LCN Article
Preparing the Bride

July / August 2006

Gerald E. Weston

Has the work of preaching the gospel to the world been completed? Has preparing the bride supplanted this mission? Some people think so, but what does the Bible tell us?

There are several variations on this idea. Some believe that Mr. Herbert W. Armstrong completed the job of preaching the gospel to the world and proclaiming the Ezekiel warning. Some believe that when the Philadelphia era ended, "the doors were closed," and any attempt to preach the gospel will be met with futility and disappointment. Still others believe the work of the Church today is not the commission given at the end of Matthew and Mark, but rather is to separate the last two eras of the Church. Are any of these ideas valid? How can we know?

Undergirding most of these ideas is the belief that what is important today is to prepare the bride. Where did this idea come from? The answer is found in the book of Revelation: "Let us be glad and rejoice and give Him glory, for the marriage of the Lamb has come, and His wife has made herself ready" (Revelation 19:7). Interestingly, this is the only place in all the Bible where such a statement is made, yet just half of this one verse has been turned into a major doctrine accepted by many who call themselves members of God’s Church. And the expression "major doctrine" is not an exaggeration; your acceptance or rejection of this new doctrine controls how you will see the work of God’s Church today. Most of us frequently hear people saying, "The job of the Church today is to ’get the bride ready,’ and there is no time (or ability, or reason) to put our focus on preaching the gospel or proclaiming the Ezekiel warning."

How can we understand this matter? Ask yourself a very simple question: "Where is the bride of Christ today?" The answer is found in another question: "What is the bride of Christ?" Is Christ’s bride a small group of people at the end of the age? Or is it the Church of God, down through the ages? Are Peter, Paul, John, the Old Testament patriarchs, Stephen, Jesus’ mother Mary and the other Marys considered part of the bride of Christ? Of course they are! So, where is the majority of the bride of Christ today? Six feet under! The majority of the bride of Christ is in the grave!

Once we understand this basic point, we can understand that "preparing the bride" does not somehow conflict with, or replace, the Church’s mission to preach the gospel. If "preparing the bride" meant a different mission for the Church, we would have to conclude either that those who went before us did not really preach the gospel, or else that they were not really preparing themselves and will miss out on the marriage supper. Preposterous!

Jesus expected His apostles to preach to the world and to prepare the bride—and He expects us to do the same today. Notice the great commission Jesus gave His disciples: "And He said to them, "Go into all the world and preach the gospel to every creature" (Mark 16:15). Matthew’s account includes Christ’s statement, "and lo, I am with you always, even to the end of the age" (Matthew 28:20)—showing that His commission was not just for the original apostles, but would be valid to the end of the age. Interestingly, both Matthew and Mark report that all eleven faithful apostles were present when this commission was given (Matthew 28:16; Mark 16:14). This is important, because Jesus also told Peter, "Feed My lambs," "Tend My sheep," and "Feed My sheep" (John 21:15–17). Since Peter was one of the eleven who were also told to preach the gospel in all the world, it is plain folly to contend that doing both means "serving two masters," as one man once alleged. Christ’s instructions to preach the gospel and prepare the bride are instructions from the same Master, expecting His servants to carry out both tasks!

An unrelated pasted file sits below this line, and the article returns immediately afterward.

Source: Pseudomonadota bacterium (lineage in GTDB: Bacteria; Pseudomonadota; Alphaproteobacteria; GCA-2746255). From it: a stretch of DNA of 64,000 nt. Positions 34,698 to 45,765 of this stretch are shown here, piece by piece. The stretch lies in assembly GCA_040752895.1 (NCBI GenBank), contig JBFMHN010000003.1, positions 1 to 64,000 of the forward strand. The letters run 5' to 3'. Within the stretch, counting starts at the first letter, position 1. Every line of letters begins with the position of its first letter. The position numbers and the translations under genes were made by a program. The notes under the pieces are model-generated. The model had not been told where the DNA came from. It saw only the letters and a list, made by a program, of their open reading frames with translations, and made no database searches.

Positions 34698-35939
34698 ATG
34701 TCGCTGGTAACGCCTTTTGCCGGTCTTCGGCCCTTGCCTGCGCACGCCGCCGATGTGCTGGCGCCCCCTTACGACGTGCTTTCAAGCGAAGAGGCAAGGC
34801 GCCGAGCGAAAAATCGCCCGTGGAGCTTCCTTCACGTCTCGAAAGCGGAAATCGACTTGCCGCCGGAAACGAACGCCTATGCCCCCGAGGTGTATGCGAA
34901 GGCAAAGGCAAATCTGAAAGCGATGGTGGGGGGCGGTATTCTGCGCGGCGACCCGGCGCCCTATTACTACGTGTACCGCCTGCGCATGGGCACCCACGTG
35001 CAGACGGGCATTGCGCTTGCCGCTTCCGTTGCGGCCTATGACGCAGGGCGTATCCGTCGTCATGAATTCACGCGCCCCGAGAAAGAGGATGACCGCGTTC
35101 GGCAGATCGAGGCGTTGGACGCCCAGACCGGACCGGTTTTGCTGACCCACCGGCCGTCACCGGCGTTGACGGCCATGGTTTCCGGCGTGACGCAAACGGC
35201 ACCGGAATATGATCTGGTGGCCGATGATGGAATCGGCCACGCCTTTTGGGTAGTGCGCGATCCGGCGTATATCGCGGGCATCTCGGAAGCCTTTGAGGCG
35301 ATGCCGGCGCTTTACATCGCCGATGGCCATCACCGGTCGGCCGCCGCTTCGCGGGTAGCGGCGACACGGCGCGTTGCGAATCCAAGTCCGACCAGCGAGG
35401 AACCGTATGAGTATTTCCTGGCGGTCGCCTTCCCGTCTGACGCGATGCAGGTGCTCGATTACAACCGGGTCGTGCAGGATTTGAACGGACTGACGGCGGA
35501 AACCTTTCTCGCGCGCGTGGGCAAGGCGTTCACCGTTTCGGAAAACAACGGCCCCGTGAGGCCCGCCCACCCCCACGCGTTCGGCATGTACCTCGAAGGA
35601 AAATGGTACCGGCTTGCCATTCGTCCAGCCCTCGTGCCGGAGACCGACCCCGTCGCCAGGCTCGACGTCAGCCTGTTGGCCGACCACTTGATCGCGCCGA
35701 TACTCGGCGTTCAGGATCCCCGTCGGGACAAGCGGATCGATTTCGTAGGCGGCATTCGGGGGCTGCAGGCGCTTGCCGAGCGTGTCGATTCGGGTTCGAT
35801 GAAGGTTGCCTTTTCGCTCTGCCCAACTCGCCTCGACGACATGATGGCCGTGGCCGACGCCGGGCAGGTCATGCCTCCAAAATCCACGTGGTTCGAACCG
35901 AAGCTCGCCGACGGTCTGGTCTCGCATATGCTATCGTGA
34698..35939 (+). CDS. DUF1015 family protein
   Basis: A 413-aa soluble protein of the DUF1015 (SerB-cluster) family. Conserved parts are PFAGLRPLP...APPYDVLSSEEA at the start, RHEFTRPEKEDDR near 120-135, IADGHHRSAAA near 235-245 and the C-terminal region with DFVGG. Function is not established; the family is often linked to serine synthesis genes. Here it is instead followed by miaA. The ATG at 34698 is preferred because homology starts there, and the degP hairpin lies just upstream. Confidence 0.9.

The Closed Door Theory

Have the doors been closed to preaching the gospel? Some people say so, and cite Revelation 3:7–8 to support their belief that Jesus (who opens and shuts doors) opened a door for the Philadelphia era of the Work, and closed that door at the end of that era. This passage does indeed show that Christ set before Philadelphia an open door. However, a careful reading of this passage shows that there is no statement indicating that the door has been shut! Certainly, Christ can both open and shut doors, but in this passage He speaks only of opening a door! The door of which He speaks is a means of proclaiming the gospel (see Acts 14:27; 1 Corinthians 16:9; 2 Corinthians 2:12; Colossians 4:3). Christ opened to Mr. Herbert W. Armstrong—and to the Philadelphia era— the door of modern electronic and print media: radio, television and the printing press. And let us not forget modern transportation, which allows one minister to cover far greater territory than could be imagined even a hundred years ago. Have any of those doors been closed? No, not at all! In fact, new doors such as the Internet have continued to open.

Through radio, television, print media and the Internet, literally millions of people have heard the gospel preached and the Ezekiel warning given. Countless millions have received this message in the 20 years since Mr. Armstrong’s death, and the message has produced much fruit. Some have heard the message loud and clear and asked to be taken off our mailing list! They understood what we were saying, but did not want to accept it (Ezekiel 2:7; Matthew 24:14). God has called others who are now baptized members of His Church. Whether they are "brand new" to the Truth, or whether they first heard the message decades ago but did not act until they came across Tomorrow’s World, they are nevertheless fruit of this Work.